Even with the high center of gravity, the Slash is an enjoyable truck to drive. The large amount of chassis roll aids in traction and looks as the full scale Robby Gordon Dakar race truck.

    Pavement

    The scale looking medium compound Slash tires coupled with the soft suspension provided more side bite than expected. Keeping the amazing looking body scratch-free is a bit difficult while making high speed U-turns. While the body roll seems excessive on pavement, it is much needed on looser surfaces

    Grass

    Running through grass is easy. The Slash's extra ground clearance keeps drag to a minimum and allows the truck to easily roll over sticks and other small obstacles.

    Dirt

    Dirt is where this truck truly belongs! The soft suspension helps this truck hook up in the dirt. There is a good balance of grip and rear slide. It takes a little getting used to cut a consistent line. As you can see during the filming of the video, I wasn't there yet.

    The Slash was much fun driving around the local track, even if I couldn't clear the triple. The Slash has proven to be durable and after several triple attempts and many face plants into the third jump, the Slash came out in one piece. The Slash did clear every other jump on the track and looked good doing it.

    After I recorded the video, I went back to the track wanting to perfect my line. The track surface was much dryer which allowed for more on-throttle cornering. I ended up settling for a double/single on the back triple which had me letting off the throttle four feet before the launch ramp. The truck settled on the second exit slope and handled the third jump nicely.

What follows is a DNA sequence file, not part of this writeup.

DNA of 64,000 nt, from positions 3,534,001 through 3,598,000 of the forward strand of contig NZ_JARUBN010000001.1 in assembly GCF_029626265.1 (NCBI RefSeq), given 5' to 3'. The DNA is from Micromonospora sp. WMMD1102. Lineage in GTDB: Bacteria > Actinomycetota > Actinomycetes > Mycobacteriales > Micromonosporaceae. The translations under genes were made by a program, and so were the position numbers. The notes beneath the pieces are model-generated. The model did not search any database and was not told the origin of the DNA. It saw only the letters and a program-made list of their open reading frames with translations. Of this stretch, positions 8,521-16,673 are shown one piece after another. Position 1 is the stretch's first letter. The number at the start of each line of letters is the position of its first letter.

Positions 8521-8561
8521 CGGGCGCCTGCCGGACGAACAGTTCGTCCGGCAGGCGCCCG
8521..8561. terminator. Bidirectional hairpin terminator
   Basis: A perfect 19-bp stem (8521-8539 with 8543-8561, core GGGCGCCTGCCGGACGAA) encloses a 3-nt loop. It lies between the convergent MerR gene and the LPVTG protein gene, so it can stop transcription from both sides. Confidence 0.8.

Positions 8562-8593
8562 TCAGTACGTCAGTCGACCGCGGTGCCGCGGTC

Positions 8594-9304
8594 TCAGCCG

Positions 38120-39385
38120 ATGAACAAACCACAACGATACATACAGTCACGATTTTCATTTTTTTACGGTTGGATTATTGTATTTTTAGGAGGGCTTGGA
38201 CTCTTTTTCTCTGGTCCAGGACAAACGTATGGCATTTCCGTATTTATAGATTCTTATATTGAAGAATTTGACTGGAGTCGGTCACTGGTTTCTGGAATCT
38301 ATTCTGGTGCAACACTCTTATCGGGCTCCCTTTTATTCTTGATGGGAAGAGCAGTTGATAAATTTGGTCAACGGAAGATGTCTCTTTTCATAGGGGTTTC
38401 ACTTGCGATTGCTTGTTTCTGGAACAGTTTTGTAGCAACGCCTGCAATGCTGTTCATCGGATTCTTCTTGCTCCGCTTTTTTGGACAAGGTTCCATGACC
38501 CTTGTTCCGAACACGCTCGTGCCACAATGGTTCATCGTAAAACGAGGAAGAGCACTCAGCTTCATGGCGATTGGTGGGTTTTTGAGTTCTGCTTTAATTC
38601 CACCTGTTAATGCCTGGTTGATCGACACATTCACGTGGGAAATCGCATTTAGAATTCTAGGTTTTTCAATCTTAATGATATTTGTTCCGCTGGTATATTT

The corner at the end of the front straight had less traction allowing the rear of the Slash to swing around, unlike in the video with a moist track surface. This made a much smoother corner.

    When I first went to the track, video crew and all, I must say I was a little frustrated with my ability to consistently drive a decent groove around the track. There is slightly more weight up top than the original Slash resulting in roll overs. This is mainly caused by the bigger and heavier body. Jumping was inconsistent and cornering was more of the same. I was still able to get adequate video and photos, but left unsatisfied and new I was going to have to come back when I was able to focus more on driving and less on filming.

    I went back to the track the next day by myself not having to worry about film rate, f-stops, exposure, and camera focusing, I was able to relax and just have fun. The Slash is a truck meant to be fun. It was then I was able to learn the truck's characteristics and watch how it reacted to different parts of the track. I then started to get comfortable with the truck and ended up liking how it behaved. The dryer track also played a roll in it but I really enjoyed myself the second time out and the truck seemed much more predictable. Jumps were more level, corners became less wild, and the overall drivability went way up. I could see the diff was needing some heavier silicone and a little weight was needed in the nose. I put a 2s LiPo in the truck and using the included foam block, I pushed the LiPo to the front of the battery tray. Adding a small amount of weight to the nose provided the perfect balance for slightly nose down jumping.